Registration for this special topics course is by permission of
the instructor only, and enrollment is limited. If you are
interested in enrolling in this course, please follow the
instructions below precisely:
Read through this entire webpage in detail to understand what
this course is about and what work it will entail. As a
fair warning, this will be a challenging and time-consuming
course, but (hopefully!) very rewarding.
Our focus in Fall 2017 will be on creating service robots that can continually
roam the hallways of Penn, performing tasks for people.
Make certain that you meet the course prerequisites. At
this time, we do not anticipate that there will be any
exceptions to these prerequisites.
If you are interested in enrolling in the course, complete the
form to apply for a slot in the roster.
Since there are a limited number of enrollment slots, please
note that just because you completed the form above does not
mean that you will be automatically enrolled in the course.
Although slight priority will be given to students who
completed the form early, students will be selected for this
course in order to ensure that the roster contains people with
a variety of backgrounds (AI/learning, electrical engineering,
mechatronics, control, etc.). Having students with a
variety of backgrounds is essential for the interdisciplinary
nature of this course.
You will be
notified as soon as possible (most likely in mid April or early May)
whether or not you have been given permission to register
for this course.
permission to register has been granted, you will be
expected to register in a timely fashion. If you
delay significantly, the department reserves the right
to reallocate your slot to another student.
If you change
your mind about enrolling in the course, out of
consideration for your fellow students, please complete
the enrollment application form again, choosing the option
to delete your application.
In order for robots to operate alongside humans in complex,
unstructured, uncertain environments, they require substantial
intelligence. However, the field of artificial intelligence (AI)
has fragmented into various subfields, each studying different
aspects of intelligence in relative isolation. The problem of
designing intelligent robotic systems that persist in everyday
environments provides an opportunity to reintegrate these
different aspects of AI into a complete intelligent system.
In this project-based seminar course, students will study and
develop an intelligent personal robot assistant, integrating
perception, manipulation, learning, planning, and interaction. The
resulting versatile robot will be capable of learning and
performing a variety of tasks in real-world environments and
collaborating effectively with humans. In addition, students will
study a variety of advanced AI topics, including high-level
perception and reasoning, scalable knowledge representation,
lifelong/multi-task learning, integration of perception and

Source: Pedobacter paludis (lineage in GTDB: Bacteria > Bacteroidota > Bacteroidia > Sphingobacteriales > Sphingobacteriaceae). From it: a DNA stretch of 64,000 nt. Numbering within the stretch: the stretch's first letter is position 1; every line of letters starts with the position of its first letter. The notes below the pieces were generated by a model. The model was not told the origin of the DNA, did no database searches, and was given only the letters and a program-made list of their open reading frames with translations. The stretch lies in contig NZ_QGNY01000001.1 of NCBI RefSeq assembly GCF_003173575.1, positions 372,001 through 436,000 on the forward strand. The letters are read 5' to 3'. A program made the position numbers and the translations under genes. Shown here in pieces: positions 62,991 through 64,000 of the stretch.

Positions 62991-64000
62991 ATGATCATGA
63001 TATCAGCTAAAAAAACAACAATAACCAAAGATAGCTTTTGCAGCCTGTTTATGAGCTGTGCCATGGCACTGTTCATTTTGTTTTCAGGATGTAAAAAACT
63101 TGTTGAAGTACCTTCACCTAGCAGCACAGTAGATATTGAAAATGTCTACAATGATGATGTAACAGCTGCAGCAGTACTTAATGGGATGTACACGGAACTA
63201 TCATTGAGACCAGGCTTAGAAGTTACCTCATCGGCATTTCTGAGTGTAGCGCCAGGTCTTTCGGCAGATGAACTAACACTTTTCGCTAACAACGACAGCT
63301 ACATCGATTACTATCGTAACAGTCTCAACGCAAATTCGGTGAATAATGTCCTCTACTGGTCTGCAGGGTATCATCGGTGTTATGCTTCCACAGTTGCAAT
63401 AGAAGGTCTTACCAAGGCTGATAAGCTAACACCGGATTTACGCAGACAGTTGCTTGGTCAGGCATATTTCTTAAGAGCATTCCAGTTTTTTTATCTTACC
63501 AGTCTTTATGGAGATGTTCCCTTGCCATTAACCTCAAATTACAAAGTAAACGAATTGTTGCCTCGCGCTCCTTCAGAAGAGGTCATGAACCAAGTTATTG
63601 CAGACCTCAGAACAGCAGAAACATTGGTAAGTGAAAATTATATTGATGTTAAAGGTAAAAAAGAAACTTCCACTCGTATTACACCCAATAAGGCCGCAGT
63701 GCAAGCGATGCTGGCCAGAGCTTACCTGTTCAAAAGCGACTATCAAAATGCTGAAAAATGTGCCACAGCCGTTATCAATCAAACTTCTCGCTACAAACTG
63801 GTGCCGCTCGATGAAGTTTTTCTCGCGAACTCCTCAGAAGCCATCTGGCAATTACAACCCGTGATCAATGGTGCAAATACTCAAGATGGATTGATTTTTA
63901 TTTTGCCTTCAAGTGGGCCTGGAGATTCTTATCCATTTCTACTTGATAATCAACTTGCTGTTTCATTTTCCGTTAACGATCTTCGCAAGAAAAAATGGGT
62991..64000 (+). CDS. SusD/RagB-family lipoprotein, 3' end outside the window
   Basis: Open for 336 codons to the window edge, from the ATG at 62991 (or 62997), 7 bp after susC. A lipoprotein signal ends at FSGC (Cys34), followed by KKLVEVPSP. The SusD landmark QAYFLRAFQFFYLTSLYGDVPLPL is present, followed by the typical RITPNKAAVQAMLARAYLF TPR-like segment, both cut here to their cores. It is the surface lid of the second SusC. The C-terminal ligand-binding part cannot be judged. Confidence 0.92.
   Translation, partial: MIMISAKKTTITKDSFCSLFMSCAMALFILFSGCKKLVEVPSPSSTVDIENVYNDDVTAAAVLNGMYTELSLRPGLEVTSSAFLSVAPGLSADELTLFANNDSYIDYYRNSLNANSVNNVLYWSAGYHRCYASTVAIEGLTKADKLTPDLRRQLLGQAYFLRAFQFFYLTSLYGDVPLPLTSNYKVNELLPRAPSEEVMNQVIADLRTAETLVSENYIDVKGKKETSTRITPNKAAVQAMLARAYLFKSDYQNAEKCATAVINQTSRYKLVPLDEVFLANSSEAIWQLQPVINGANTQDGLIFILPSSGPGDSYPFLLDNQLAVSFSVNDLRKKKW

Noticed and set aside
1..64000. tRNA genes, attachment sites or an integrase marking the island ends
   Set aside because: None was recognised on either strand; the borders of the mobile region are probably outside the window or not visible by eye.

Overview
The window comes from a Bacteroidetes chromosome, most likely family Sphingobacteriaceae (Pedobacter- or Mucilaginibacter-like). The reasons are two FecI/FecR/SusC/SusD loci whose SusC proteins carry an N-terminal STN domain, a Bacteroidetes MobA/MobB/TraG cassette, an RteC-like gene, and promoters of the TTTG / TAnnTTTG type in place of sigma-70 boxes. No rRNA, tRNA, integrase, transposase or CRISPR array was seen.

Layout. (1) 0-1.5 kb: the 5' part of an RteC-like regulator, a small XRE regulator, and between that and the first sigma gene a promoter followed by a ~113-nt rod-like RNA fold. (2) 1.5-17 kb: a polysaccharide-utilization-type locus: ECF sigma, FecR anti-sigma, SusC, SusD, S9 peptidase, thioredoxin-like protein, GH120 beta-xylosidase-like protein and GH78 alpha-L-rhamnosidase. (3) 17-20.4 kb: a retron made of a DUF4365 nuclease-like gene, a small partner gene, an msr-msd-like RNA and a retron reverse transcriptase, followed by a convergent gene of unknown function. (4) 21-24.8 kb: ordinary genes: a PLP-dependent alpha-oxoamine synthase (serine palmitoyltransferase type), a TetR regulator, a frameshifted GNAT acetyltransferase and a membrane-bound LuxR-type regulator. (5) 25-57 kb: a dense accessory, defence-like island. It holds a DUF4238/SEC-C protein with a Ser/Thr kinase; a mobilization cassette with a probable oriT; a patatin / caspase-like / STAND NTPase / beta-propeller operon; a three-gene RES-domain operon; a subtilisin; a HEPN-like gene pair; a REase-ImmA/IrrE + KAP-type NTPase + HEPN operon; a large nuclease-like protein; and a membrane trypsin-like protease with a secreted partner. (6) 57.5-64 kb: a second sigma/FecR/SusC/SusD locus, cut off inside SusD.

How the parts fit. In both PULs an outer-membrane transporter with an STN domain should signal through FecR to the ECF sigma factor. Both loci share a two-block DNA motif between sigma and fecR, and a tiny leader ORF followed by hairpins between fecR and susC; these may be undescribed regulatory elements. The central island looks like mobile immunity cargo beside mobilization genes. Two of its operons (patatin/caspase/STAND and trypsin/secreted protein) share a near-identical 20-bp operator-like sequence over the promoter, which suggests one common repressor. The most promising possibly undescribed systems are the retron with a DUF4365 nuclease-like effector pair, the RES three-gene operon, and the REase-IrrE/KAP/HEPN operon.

control, learning from demonstration, and human-robot interaction.
At least TWO (2) of the following courses:
CIS 519 or 520 - (Intro. to) Machine Learning
CIS 521 - Fundamentals of AI
CIS 580 or 581 - Machine Perception or Computer Vision
ESE 650 - Learning in Robotics
MEAM 520 - Introduction to Robotics
MEAM 620 - Robotics
This course will include two major components:
A seminar-style discussion of various topics in integrated
We will study a variety of advanced AI techniques for
perception, manipulation, reasoning and learning, and methods
for integrating these techniques together into a complete
Students will be expected to come to each class prepared to
discuss the required reading, having prepared reading
Students will take turns leading the discussion.
Discussion leaders will also be responsible for preparing and
delivering a brief presentation on the daily topic.
A semester-long project developing an integrated
intelligent personal assistant robot
Students will work in interdisciplinary teams (balancing
backgrounds in AI, control, mechatronics, etc.) to design and
build intelligent personal assistant robots that are capable
of performing a variety of tasks in real-world environments
and interacting with humans.
These robots will be expected to operate in the uncontrolled
environments of the hallways, elevators, and various rooms of
the engineering buildings at Penn.
There will be various milestones, including an initial
proposal, design, status reports/demos, and a final report
In addition to developing the intelligent robot, this
project will give students experience with developing research
proposals, crafting development plans, conducting literature
reviews, conducting evaluations, and presenting research
Further details on the project will be discussed during the
We will study the following topics:
The Robot Operating System (ROS)
Case studies in integrated AI: Stanford STAIR,
DARPA urban & robotics challenges, RoboCup, Robo Brain
Project, UPenn MAGIC, CMU CoBots
Scalable learning: Online learning, transfer and
Integrating perception, learning & control:
architectures, deep learning for object recognition/scene
understanding, and deep reinforcement learning
Novel object recognition & manipulation: novel
object grasping and manipulation, grasping in cluttered
Localization & hierarchical planning: localization
and HTN planning in continuous deployment, anytime path
planning/replanning, planning in dynamic environments
Human-Robot Interaction: collaborative problem solving,
learning from demonstration
Evaluation methodologies and experiment design
Social, economic, safety, & privacy considerations/ethics
of personal robots
Project formulation, motivation, design, and presentation
These topics and due dates are all subject to change. Readings
for each of these topics will include a variety of journal
articles, conference papers, and technical reports.